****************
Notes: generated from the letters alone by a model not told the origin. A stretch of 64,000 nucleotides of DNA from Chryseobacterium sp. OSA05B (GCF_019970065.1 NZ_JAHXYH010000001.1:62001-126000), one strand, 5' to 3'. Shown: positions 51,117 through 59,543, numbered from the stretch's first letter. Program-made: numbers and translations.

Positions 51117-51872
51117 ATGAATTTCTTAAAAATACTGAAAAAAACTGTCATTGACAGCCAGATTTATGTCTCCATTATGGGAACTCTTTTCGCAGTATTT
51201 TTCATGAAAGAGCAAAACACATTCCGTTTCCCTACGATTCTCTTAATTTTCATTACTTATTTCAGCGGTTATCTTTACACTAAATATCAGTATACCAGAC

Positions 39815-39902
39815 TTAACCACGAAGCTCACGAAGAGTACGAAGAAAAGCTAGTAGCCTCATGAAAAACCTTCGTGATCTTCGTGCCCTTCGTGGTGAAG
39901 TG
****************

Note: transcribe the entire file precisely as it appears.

Notes: generated from the letters alone by a model not told the origin. A stretch of 64,000 nucleotides of DNA from Chryseobacterium sp. OSA05B (GCF_019970065.1 NZ_JAHXYH010000001.1:62001-126000), one strand, 5' to 3'. Shown: positions 51,117 through 59,543, numbered from the stretch's first letter. Program-made: numbers and translations.

Positions 51117-51872
51117 ATGAATTTCTTAAAAATACTGAAAAAAACTGTCATTGACAGCCAGATTTATGTCTCCATTATGGGAACTCTTTTCGCAGTATTT
51201 TTCATGAAAGAGCAAAACACATTCCGTTTCCCTACGATTCTCTTAATTTTCATTACTTATTTCAGCGGTTATCTTTACACTAAATATCAGTATACCAGAC

Positions 39815-39902
39815 TTAACCACGAAGCTCACGAAGAGTACGAAGAAAAGCTAGTAGCCTCATGAAAAACCTTCGTGATCTTCGTGCCCTTCGTGGTGAAG
39901 TG